Cataclysm Protocol Red is another book in James Harrington’s Drakin series. This time, he delves into the difficult topic of biological and chemical weapons and how different people in power see their roles.
This book follows the events of Frozen Heart, putting it chronologically to the fourth place (for the time being), though the events of Froze Heart are mentioned only in small mentions. The main setting is the former Fort Charleston which became a biological laboratory in the first book and the base of Dr. Castillo, a typical evil scientist that would put Mengele to shame. The story sets up two characters – Lumé, a dragon scientist working on dismantling the lab, and Archer, a guard in the same place.
Discovering a hidden section of the laboratory quickly turns sour as an accident ends up trapping Lumé contained in this secret stash and even the biohazard suit will not provide her unlimited protection. When it seems that no one is too willing to get her out – and the systems set up to deal with a leak of potentially cataclysmic virus fail to activate – Archer tries to find help.
Archer’s best chance is Senator Qira Zall (the main character of books 2 and 3) – which makes it a challenge for Archer as he blames the senator for the strained marriage with Lumé – after all, Qira is the one pushing for the deconstruction of the lab and he blames her for the constant overtime shifts. However, it seems that she’s his only chance – and when they’re ambushed by trained agents, it’s clear there’s more going on than it seems.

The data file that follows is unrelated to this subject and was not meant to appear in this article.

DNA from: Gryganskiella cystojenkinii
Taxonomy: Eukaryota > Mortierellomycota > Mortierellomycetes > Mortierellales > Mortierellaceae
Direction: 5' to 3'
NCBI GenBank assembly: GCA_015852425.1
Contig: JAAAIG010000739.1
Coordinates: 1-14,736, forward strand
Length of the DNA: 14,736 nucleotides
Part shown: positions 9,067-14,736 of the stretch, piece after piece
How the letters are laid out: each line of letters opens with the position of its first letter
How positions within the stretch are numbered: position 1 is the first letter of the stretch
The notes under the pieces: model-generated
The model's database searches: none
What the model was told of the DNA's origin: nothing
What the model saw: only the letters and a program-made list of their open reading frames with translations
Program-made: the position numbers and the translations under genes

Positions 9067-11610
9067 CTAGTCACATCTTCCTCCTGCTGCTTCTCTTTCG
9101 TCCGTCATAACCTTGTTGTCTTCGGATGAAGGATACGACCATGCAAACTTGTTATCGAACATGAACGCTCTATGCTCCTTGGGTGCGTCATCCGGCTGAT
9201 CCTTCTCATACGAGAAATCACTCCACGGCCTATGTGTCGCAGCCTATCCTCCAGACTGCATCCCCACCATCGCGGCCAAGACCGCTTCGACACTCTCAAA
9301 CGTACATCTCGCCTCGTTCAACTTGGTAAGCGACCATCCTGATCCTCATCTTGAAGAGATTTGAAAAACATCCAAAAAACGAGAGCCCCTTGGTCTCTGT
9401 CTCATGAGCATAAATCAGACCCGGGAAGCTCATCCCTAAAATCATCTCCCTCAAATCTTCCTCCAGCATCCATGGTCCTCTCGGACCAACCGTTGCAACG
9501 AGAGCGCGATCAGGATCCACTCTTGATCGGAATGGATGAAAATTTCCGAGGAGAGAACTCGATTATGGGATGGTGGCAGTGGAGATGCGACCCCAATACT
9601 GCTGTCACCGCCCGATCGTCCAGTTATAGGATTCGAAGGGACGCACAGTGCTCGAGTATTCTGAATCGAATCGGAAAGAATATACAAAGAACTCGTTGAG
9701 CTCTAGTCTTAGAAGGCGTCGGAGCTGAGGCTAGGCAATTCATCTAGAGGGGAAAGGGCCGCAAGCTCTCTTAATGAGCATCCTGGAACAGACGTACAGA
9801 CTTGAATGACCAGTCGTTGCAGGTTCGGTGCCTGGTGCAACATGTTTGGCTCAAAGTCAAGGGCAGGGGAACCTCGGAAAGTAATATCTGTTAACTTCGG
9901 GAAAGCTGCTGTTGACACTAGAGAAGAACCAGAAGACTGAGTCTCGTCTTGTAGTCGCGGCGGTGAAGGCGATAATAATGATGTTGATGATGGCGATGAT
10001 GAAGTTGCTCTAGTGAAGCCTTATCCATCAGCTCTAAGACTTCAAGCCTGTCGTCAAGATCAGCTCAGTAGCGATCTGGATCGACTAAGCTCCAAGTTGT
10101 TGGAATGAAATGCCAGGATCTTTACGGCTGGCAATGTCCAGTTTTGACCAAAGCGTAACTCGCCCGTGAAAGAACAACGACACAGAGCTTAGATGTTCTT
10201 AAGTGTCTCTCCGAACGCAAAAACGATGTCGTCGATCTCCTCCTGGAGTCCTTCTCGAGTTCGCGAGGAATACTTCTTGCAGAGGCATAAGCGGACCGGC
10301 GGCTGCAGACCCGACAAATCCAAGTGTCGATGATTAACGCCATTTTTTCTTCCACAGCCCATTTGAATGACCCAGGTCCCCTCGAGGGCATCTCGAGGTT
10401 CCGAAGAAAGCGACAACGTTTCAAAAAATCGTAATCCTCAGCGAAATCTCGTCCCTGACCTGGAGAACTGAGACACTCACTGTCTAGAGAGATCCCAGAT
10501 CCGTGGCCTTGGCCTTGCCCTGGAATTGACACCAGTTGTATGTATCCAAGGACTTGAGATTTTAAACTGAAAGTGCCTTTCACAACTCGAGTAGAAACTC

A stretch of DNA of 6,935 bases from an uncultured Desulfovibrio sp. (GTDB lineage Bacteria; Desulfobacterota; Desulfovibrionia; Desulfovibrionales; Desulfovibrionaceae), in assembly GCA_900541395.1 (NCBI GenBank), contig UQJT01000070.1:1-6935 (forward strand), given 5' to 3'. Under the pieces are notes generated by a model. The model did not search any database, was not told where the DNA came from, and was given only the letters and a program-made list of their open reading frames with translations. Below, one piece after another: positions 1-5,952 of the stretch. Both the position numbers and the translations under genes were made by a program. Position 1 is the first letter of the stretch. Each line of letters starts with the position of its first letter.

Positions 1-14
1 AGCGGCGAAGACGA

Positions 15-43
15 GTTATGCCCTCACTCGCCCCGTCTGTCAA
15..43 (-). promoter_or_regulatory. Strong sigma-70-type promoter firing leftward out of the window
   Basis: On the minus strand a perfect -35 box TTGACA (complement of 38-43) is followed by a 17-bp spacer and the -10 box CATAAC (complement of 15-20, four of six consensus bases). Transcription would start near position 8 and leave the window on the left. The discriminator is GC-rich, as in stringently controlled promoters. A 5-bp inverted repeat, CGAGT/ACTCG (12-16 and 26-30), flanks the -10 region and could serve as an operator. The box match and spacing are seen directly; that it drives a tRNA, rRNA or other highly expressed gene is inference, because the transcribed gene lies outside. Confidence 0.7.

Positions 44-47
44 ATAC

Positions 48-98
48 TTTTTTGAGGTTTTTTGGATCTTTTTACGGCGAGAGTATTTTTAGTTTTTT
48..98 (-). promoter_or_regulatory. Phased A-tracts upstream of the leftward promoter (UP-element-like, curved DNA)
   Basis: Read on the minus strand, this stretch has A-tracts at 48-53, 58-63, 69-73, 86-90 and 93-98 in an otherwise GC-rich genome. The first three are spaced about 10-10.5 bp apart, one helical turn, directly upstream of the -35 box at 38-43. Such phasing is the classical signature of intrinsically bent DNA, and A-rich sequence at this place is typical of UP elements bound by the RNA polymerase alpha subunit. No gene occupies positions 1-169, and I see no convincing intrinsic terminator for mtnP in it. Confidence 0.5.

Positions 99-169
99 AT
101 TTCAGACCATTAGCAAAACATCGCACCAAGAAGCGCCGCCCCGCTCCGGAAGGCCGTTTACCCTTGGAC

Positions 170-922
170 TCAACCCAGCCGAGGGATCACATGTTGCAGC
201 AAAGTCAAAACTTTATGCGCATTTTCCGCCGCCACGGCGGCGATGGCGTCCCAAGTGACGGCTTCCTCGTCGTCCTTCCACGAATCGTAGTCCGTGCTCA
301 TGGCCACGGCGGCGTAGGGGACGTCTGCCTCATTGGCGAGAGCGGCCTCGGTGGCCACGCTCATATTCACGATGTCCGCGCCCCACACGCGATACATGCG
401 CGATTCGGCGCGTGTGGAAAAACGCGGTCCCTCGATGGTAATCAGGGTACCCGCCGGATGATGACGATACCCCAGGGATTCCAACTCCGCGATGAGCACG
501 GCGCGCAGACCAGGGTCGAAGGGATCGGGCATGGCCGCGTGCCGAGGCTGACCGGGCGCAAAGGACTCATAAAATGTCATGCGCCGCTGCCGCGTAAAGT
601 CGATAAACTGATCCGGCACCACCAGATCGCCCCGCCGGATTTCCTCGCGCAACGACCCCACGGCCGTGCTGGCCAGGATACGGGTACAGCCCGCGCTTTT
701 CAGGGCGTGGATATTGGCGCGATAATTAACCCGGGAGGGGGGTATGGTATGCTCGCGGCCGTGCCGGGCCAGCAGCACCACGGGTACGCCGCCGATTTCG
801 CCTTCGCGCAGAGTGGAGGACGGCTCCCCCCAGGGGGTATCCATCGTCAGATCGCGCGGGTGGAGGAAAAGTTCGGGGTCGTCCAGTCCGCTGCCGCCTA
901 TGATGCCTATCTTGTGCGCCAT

Without spoiling much of the story, it clearly shows that there are many factions at play – secret government organizations who would like to preserve a world-ending disease in case of another major war (the fact that their fears about the Eastern Empire aren’t exactly unfounded show in books 5 and 6) and the moral questions tied to that – especially the balance of mutually-assured destruction insurance (with hints to Cold War) against the devastation potential of an arms race, this time with devastating biological weapons instead of nuclear. All with good shows how the sense of duty can go quite far in any direction, whether too militant or too pacifist, neither of which is good.
Read date: 31.1. – 4.2.2023
Amazon link (so far rated only by me, Goodreads link not included due to listing issues)
My rating: 95%
Length: 494 pages (Kindle edition)
My highlights – Goodreads seems to have some issues, can’t promise the link will work
The Drakin series became one of my favorites quite easily, and this book didn’t disappoint me. I admit I love serious topics with a mix of wholesome moments and a bit more adult approach to storytelling.
Good review, this isn’t the genre I usually read but I am looking to stretch out and try more books in different genres. I may have to add the Drakin series to my TBR list. Thanks for the recommendation
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If you try it, I hope you like it. The way James approaches some darker topics and the flaws of relatable antagonists is quite good IMO.